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I’ve got six test-tubes with $0.5\ \mathrm{ml}+0.5\ \mathrm{ml}$ of 0.005 %, 0.0025 %, 0.00125 %, 0.000625 %, 0.0003125 % and 0.0003125 % starch and 4.2 pH phosphate buffer solution (2, 4, 8, 16, and 32-fold dilution of 1 % starch solution). 0.5 ml of beta-amylase was added to each test-tube, and heated (without sixth test-tube). Then the absorbance of each specimen was measured (sixth test-tube used as reference) in 530 nm wavelength.

I have to find the $K_\text{M}$ of β-amylase from Lineweaver–Burk graph. There is no problem with plotting $x$ points on graph (it’s just a reciprocal of substrate concentration). But how can I use absorbance data to find $V$ that I need to plot on $y$-axis?

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First, let me tell you about the pitfalls of Lineweaver-Burke plots. The tranformations of your data (i.e. taking the reciprocal) distort the error structure of your data and can lead to erroneous fits. It is better to directly use nonlinear fitting techniques to find kinetic parameters. These techniques do not require transformation of the data and thus do not distort error structure.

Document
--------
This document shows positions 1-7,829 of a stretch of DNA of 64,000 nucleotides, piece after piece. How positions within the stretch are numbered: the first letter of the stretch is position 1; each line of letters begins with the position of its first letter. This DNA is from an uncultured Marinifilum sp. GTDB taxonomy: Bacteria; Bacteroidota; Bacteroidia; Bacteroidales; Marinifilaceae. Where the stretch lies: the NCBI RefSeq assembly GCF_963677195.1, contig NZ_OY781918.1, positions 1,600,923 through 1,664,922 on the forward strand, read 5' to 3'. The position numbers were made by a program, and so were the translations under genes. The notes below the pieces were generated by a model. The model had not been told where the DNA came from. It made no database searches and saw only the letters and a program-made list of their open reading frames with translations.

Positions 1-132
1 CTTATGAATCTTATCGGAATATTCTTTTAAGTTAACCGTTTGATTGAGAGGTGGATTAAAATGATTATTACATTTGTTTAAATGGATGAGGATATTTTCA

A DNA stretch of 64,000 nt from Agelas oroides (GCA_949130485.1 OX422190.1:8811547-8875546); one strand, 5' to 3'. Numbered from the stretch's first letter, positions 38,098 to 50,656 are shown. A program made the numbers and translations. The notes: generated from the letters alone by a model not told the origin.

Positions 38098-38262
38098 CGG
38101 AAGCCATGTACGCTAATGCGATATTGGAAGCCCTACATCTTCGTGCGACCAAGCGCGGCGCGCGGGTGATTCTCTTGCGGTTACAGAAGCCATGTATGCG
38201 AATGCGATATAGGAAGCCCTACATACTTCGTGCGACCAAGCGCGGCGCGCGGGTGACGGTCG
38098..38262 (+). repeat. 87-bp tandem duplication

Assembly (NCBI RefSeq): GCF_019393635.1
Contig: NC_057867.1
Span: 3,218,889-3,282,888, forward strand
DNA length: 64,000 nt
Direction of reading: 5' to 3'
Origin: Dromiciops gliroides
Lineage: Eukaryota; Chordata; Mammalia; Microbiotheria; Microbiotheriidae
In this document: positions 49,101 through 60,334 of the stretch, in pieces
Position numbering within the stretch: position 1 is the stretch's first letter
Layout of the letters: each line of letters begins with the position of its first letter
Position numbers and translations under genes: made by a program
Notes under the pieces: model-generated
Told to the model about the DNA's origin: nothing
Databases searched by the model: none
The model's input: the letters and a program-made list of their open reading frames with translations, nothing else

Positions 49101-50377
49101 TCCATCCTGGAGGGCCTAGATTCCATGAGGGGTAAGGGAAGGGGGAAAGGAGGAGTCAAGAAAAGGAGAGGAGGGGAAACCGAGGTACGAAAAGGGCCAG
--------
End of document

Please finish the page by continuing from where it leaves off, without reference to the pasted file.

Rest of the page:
Second, let me answer your question. The classical Lineweaver-Burke plot puts inverse reaction rate on the $y$ axis, i.e. $1/V$. Your question is how to find $V$ from absorbance data. The answer is, you don't need to. Let $A_i(t)$ be the absorbance data for tube $i$ as a function of time. What is $V_i(t)$ for that tube? We won't know unless you know the molar absorption coefficient of the substrate (or product -- I'm a little unclear from your question what you are hoping to detect by measuring $A_{\textrm{530 nm}}$). Assume that it is the product that is absorbing, and that it has a molar absorption coefficient of $\epsilon$ and that you are using a photometer with path length $L$. Then the reaction rate for the $i$th tube will be

$V_i(t)= \frac{1}{\epsilon L}\frac{dA_i(t)}{dt}$

This means take the slope of the absorbance measurement and divide it by $\epsilon$ and $L$ -- numbers you don't know -- to get $V$. But the key assumption is simply that $V \propto \frac{dA}{dt}$. Try making up any numbers you like for $\epsilon$ and $L$. Find $K_m$. Then make up new numbers and find $K_m$ again. Did the result change?

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